First, in many settings, one of the major bottlenecks to explain is that globally only 16% of the estimated number of MDR-TB cases among TB diagnosed patients is having access to treatment as a result of the limited funding available for delivering care under hospital model of care. The findings of this review suggest that, in the absence of medical or social justification for hospitalization, all MDR-TB patients could be effectively treated on an ambulatory basis. The further evaluation of this option in Eastern European countries, and subsequent policy change, could reduce substantially the cost of MDR-TB management, and increase its cost-effectiveness. In the four studies considered in a recent review of cost and cost-effectiveness of MDR-TB management, the health system costs were between US$ 237 and US$ 6791 per patient or 7% and 62% of the total cost, depending on the setting and model of care. In generalizing those results to a larger number of settings, the paper estimates that the cost per patient under outpatient models of care is about 63% (33–85%, 5th–95th percentiles) lower than under inpatient models. Unfortunately, resource use was not consistently reported in the 29 studies considered in this study—it was not a criteria for inclusion—and we have therefore not been able to present any results on cost and cost-effectiveness. However, WHO estimates of the cost to the health system of a 20-minute visit to an outpatient clinic and the cost of a bed-day40 suggest that the latter is between 2.3 and 15.8 times more expensive in the 22 countries studied, depending on the country and type of facility in question. Given that this review does not show evidence of the greater effectiveness of hospital-based models, it is very unlikely that hospital-based models would have emerged as more cost-effective overall.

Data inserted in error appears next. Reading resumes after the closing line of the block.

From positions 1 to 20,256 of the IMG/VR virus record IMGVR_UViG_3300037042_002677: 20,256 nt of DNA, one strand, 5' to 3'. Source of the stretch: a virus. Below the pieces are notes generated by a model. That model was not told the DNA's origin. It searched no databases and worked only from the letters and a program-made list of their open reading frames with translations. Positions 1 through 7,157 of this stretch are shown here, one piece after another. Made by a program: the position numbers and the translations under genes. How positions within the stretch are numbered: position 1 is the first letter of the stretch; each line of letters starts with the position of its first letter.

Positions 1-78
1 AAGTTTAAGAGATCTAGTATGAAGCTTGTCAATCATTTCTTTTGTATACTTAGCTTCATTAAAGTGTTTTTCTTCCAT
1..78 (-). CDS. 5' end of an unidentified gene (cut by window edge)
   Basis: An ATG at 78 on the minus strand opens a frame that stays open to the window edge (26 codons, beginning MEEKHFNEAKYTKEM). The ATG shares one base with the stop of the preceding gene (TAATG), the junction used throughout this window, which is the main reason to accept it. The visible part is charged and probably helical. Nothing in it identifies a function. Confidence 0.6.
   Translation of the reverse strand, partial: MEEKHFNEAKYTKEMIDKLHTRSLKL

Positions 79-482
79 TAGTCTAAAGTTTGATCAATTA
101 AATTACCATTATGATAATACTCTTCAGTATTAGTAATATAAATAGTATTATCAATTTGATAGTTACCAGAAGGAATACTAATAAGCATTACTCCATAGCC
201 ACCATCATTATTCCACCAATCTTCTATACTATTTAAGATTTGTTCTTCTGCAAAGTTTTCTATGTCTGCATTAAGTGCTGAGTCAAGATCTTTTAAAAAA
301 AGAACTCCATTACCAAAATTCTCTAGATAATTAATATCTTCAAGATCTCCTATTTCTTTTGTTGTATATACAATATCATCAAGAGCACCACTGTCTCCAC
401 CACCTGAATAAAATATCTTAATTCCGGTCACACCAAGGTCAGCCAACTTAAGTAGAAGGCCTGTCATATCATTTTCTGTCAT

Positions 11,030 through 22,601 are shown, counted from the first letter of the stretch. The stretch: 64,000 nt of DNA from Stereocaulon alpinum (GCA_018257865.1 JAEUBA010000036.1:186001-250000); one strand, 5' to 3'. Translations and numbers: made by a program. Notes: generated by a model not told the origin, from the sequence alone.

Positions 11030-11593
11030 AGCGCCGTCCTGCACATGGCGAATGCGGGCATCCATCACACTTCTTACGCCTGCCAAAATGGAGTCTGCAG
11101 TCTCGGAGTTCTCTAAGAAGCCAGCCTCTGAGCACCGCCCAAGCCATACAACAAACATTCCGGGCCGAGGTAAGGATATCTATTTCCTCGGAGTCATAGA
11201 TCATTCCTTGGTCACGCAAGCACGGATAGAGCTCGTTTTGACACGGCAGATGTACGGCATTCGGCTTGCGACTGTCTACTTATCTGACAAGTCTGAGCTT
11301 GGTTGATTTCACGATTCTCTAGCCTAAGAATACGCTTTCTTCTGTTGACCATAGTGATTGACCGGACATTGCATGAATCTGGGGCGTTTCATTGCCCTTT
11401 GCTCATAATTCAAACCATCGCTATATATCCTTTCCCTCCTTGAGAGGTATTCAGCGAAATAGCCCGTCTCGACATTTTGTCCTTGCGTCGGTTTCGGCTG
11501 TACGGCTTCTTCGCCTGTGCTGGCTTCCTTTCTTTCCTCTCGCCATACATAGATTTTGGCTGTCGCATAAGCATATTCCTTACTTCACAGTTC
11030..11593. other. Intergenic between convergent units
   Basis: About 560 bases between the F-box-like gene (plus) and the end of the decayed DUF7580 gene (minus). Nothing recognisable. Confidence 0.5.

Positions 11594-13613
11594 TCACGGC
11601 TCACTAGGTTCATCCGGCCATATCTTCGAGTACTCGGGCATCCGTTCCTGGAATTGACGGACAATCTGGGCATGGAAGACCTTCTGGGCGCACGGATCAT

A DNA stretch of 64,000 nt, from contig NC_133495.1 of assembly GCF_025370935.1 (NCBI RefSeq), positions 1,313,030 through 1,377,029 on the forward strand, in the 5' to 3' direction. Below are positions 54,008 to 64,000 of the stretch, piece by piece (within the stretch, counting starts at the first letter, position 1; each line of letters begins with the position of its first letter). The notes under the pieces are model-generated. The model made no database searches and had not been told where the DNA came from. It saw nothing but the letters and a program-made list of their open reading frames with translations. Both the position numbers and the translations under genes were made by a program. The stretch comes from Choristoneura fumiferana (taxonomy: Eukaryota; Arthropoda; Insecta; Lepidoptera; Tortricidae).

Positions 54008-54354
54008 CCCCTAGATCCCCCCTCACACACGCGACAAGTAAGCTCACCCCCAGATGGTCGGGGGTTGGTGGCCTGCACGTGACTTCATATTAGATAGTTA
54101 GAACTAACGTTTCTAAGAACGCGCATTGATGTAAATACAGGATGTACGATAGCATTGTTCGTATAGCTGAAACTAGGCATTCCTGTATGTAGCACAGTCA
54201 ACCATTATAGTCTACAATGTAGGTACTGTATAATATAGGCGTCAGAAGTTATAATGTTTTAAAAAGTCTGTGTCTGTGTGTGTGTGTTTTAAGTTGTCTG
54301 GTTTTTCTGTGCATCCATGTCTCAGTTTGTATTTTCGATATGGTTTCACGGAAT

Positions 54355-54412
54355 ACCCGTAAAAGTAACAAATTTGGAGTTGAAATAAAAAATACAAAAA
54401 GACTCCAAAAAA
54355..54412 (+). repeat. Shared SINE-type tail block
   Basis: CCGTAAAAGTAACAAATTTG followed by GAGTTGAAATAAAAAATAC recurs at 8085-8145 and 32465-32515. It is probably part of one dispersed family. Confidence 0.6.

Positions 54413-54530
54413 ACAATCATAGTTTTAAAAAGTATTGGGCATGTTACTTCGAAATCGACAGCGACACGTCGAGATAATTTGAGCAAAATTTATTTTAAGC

Second, the choice between hospitalization and ambulatory treatment depends on several factors in addition to the severity of the disease. Such factors include the availability of hospital beds with adequate infection control measures to prevent nosocomial transmission; the availability of trained personnel at hospitals and clinics to administer treatment and manage adverse drug reactions; the availability of a social support network to facilitate adherence to ambulatory treatment; and the presence of other clinical or social conditions in patients.